Since the release of the joint Dear Colleague Letter in 2010 there have been a number of complaints filed with the U.S. Department of Education Office for Civil Rights (OCR) and the Civil Rights Division (CRD) of the U.S. Department of Justice regarding the use of inaccessible online content and technologies by higher education institutions; this is not surprising given the consistently low percentage of accessibility compliant higher education websites.  Some institutions recently involved in federal complaints include:

Accessible websites need to be navigable by those who can’t use a mouse (take the no mouse challenge), compatible with screen reader software, and include captioning.  The World Wide Web Consortium (W3C) is an industry group seeking to establish an international standard for web content accessibility, Web Content Accessibility Guidelines 2.0 (WCAG 2.0). The WCAG 2.0 is based on four principles: perceivable, operable, understandable, and robust.

On June 12, 2017, there was a ruling in what is believed to be the first full trial in federal court disputing whether or not the ADA governs website accessibility for private companies. In his verdict U.S. District Judge Robert N. Scola, Jr. ruled in favor of Gil, finding that Winn-Dixie violated Title III of the ADA by not providing an accessible website, ordering Winn-Dixie to adopt and implement a Web Accessibility Policy which ensures that its website conforms with the WCAG 2.0 criteria and require any third party vendors who participate on its website to also conform with the WCAG 2.0 criteria.  The judge also ordered Winn-Dixie to provide annual mandatory web accessibility (WCAG 2.0 criteria) training to all employees who develop content or code for its website.  The court also noted that Winn-Dixie,

“presented no evidence to establish that it would be unduly burdensome to make its website accessible to visually impaired individuals. To the contrary its corporate representative unequivocally testified that modifying the website to make it accessible to the visual impaired was feasible.”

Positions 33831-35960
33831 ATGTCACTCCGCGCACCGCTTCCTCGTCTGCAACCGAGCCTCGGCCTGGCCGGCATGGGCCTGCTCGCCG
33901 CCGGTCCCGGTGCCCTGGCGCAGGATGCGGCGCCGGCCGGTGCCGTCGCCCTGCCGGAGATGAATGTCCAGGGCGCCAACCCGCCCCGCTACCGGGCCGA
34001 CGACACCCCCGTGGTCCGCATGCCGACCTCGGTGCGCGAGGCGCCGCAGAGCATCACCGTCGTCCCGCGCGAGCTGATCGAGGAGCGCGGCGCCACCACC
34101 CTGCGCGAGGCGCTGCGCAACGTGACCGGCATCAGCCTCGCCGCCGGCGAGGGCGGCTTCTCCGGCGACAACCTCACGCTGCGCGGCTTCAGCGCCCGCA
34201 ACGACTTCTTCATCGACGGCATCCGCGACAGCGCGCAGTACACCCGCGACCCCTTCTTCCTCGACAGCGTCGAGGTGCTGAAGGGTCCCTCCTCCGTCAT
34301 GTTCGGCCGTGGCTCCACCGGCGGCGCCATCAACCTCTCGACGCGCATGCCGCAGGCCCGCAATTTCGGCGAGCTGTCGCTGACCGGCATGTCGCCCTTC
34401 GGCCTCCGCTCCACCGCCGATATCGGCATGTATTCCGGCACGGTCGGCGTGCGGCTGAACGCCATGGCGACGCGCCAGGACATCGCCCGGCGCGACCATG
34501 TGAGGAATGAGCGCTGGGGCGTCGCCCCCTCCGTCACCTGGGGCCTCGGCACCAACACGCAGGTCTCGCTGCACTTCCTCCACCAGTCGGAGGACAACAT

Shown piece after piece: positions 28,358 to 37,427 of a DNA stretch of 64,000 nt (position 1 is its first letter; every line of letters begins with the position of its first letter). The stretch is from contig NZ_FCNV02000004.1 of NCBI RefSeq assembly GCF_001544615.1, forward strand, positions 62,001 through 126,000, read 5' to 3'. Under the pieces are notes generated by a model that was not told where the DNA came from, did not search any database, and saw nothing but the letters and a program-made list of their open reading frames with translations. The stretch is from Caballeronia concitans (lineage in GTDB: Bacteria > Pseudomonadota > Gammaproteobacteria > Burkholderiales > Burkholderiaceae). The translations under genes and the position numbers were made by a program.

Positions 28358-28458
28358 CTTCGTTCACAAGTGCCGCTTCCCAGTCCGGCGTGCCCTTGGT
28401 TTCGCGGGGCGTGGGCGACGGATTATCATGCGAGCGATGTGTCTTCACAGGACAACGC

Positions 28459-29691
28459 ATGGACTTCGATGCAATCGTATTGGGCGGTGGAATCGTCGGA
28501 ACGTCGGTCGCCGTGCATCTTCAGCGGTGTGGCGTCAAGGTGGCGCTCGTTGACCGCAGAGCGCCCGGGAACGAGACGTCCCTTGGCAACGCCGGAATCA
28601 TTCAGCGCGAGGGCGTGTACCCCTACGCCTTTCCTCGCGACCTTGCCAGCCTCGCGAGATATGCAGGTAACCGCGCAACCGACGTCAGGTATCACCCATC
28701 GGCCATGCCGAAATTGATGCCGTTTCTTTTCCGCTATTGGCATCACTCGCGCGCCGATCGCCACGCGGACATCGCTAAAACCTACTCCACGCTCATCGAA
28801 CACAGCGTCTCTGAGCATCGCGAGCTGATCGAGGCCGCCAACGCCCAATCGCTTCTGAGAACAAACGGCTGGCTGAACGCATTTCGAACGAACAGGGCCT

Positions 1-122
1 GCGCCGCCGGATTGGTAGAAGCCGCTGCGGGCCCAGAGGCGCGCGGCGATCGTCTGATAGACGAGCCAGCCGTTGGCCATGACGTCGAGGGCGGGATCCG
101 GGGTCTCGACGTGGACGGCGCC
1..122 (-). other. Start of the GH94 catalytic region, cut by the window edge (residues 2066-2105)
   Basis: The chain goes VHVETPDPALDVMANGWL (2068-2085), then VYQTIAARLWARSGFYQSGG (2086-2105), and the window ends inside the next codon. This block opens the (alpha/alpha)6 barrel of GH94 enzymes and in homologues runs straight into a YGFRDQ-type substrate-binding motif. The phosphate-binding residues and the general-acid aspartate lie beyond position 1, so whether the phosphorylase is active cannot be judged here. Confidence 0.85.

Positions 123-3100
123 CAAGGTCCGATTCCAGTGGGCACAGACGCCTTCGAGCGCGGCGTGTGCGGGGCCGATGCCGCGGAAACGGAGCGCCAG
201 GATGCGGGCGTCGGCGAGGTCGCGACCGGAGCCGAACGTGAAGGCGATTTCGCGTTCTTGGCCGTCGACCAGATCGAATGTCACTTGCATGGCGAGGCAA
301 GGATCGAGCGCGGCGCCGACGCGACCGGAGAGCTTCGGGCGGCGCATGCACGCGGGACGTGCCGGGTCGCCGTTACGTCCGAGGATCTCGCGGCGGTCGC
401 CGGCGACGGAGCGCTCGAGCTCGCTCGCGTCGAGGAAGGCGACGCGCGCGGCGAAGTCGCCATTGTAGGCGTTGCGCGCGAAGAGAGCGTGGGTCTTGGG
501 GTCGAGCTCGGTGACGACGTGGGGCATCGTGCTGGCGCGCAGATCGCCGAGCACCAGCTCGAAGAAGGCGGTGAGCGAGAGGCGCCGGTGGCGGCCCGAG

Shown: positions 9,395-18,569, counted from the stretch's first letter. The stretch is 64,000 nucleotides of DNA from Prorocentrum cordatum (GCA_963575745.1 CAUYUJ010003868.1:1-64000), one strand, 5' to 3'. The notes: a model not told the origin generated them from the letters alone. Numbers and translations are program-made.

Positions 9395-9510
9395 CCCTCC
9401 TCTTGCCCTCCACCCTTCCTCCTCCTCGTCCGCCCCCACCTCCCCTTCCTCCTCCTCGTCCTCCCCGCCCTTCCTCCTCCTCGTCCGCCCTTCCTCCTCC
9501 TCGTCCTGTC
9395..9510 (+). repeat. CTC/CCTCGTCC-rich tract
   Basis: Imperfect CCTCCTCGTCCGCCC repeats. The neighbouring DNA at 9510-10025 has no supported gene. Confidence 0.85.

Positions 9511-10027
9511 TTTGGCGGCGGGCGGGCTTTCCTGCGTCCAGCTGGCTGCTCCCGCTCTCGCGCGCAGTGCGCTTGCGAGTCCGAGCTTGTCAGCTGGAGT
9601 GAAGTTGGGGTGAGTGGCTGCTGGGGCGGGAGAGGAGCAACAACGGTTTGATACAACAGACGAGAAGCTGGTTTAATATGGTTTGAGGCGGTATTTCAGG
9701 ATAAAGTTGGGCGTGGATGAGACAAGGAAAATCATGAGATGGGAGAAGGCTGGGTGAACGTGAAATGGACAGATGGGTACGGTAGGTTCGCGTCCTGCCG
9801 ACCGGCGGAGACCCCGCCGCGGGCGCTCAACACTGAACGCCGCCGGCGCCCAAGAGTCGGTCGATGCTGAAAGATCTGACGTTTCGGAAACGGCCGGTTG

Then just days later, on June 15, 2017, Judge John F. Walter of the Central District of California denied a motion to dismiss another website accessibility claim in Gorecki v. Hobby Lobby Stores, Inc.

Given the increasing number of disability access rights related federal investigations and lawsuits the National Association of College and University Attorneys offers some practical advice for higher education administrators on ensuring the accessibility of information technology through policies, training, and assessment (all three of which were ordered in Carlos Gil vs. Winn-Dixie).  Other notable resources: for teaching and learning: Universal Design for Learning; for quality assurance of online content Quality Matters Higher Education Course Design Rubric.   

This post was co-authored by Ms. Sarah Owens and Dr. David Nguyen. Ms. Owens specializes in institutional research and a doctoral student in the UND Higher Education program.

Article originally appeared on Highereducationlaw.org (http://www.highereducationlaw.org/).